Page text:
It has been more than a decade since Hurricane Katrina swept through Mississippi, but thousands of residents are still recovering from both the physical and emotional devastation that it caused. Fortunately, the state is better equipped than ever to respond to powerful storms should one strike during the 2017 hurricane season, but citizens need to play their part, too. This includes following all weather advisories, stocking up on essential items like bottled water and canned food, and staying off the roads when severe weather hits.
Unfortunately, all it takes is a small rainstorm to increase your risk of crashing. Even if you reduce your speed and extend your following distance, you cannot expect other drivers to do the same.
If you were hurt in a collision with a reckless driver, contact Ballard Law, PLLC to discuss your case. You may be entitled to compensation for medical bills, lost income, and other damages. Call 769-572-5111 to schedule a free case evaluation with an accident attorney in Madison.
What Is Hydroplaning?
Roads become slick almost as soon as it starts raining. If you maintain a reasonable speed and your tires are not significantly worn, they should be able to stay in contact with the road. But if you are traveling so quickly that your tires cannot push the water aside fast enough, they will lose traction and start to skim across the surface of the water. This is called hydroplaning, and it is incredibly dangerous.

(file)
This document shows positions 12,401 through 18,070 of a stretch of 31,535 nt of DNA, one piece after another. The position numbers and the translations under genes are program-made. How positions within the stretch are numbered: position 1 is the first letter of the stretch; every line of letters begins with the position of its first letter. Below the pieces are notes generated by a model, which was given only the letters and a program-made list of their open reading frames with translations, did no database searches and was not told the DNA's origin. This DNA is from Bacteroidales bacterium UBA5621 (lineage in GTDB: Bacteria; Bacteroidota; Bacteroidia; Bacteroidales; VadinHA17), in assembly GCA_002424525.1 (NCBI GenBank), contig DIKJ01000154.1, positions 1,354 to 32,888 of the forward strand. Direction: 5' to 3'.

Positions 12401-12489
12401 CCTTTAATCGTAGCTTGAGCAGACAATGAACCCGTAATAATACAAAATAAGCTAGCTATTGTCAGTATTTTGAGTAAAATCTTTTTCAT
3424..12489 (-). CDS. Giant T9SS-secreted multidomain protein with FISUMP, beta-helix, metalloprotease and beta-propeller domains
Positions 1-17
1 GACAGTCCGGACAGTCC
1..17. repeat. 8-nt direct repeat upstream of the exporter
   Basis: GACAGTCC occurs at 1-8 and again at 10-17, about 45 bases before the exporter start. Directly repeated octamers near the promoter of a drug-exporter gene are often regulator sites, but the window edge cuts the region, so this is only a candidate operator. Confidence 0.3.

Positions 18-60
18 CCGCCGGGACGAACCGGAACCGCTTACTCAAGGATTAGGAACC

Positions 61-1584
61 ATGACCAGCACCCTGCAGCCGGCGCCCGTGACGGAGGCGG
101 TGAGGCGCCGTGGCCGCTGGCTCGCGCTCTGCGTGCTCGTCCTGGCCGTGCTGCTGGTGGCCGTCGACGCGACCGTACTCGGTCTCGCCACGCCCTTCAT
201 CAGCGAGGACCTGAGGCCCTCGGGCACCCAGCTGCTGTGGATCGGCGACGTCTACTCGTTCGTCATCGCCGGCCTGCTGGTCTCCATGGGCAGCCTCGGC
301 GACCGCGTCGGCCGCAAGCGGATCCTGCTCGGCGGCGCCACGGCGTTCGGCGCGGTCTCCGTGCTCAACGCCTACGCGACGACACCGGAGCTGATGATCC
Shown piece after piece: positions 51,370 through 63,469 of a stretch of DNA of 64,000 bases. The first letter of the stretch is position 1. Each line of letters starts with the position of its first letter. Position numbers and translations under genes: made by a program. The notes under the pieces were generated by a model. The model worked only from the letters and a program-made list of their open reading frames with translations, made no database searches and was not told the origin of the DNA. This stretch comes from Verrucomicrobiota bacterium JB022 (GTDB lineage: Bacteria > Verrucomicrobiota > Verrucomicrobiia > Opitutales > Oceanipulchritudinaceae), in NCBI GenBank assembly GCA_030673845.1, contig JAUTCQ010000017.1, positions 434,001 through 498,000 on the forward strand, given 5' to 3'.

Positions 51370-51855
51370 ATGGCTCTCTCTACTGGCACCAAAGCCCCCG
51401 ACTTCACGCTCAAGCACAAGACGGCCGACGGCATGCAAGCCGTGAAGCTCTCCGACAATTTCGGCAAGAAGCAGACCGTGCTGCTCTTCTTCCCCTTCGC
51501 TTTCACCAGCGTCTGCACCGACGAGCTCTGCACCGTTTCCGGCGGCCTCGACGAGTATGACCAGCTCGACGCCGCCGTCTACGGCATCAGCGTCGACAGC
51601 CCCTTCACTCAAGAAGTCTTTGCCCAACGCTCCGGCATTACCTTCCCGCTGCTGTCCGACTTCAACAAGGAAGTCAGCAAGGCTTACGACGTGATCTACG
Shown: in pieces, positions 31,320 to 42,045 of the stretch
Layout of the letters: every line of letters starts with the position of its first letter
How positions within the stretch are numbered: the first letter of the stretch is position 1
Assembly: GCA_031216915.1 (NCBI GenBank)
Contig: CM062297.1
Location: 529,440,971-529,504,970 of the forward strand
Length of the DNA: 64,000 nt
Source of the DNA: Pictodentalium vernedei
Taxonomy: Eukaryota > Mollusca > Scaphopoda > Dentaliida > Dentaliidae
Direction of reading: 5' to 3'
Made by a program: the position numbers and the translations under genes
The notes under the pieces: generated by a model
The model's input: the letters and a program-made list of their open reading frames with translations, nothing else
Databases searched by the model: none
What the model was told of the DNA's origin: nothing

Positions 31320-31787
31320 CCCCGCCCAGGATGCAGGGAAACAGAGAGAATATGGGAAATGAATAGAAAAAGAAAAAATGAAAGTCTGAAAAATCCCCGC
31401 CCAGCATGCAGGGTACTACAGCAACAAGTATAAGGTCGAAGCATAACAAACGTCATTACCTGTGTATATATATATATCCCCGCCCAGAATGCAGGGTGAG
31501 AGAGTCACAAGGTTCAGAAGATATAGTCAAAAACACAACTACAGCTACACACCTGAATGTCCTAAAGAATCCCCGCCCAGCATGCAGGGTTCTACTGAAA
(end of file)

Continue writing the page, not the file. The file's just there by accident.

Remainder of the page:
When your tires do not have contact with the road, you essentially lose control over your vehicle. You will not be able to make turns or even decelerate if the car ahead of you stops short.
How Can I Prevent Hydroplaning?
There are three factors that contribute to hydroplaning, and you have control over two of them. These factors are speed, the tread depth of your tires, and the depth of the water on the road.
In wet conditions, DefensiveDriving.com recommends that you travel two-thirds the normal speed. For example, if you are driving on a highway with a posted speed limit of 60 mph, you should travel no faster than 40 mph during heavy rain, and you should disable the cruise control.
You can also avoid hydroplaning by checking your tires periodically and replacing them when the tread is no longer thick enough to provide adequate traction. You may not have any control over the third factor—water depth—but you can reduce your risk by avoiding puddles.
What Should I Do If I Realize I Am Hydroplaning?
If you realize you are hydroplaning, do not panic and brake hard. This will only result in an uncontrollable skid. Instead, take your foot off the accelerator and start applying the brake gently until you slow down enough that your vehicle regains contact with the road.
If you sustained injuries in an accident with a motorist who was not driving safely for the conditions, contact Ballard Law, PLLC. William E. Ballard will evaluate your case to determine if you have grounds for a claim.
Call 769-572-5111 to schedule a free consultation with a car wreck lawyer in Madison. You can learn more about car accident claims in Mississippi by visiting USAttorneys.com.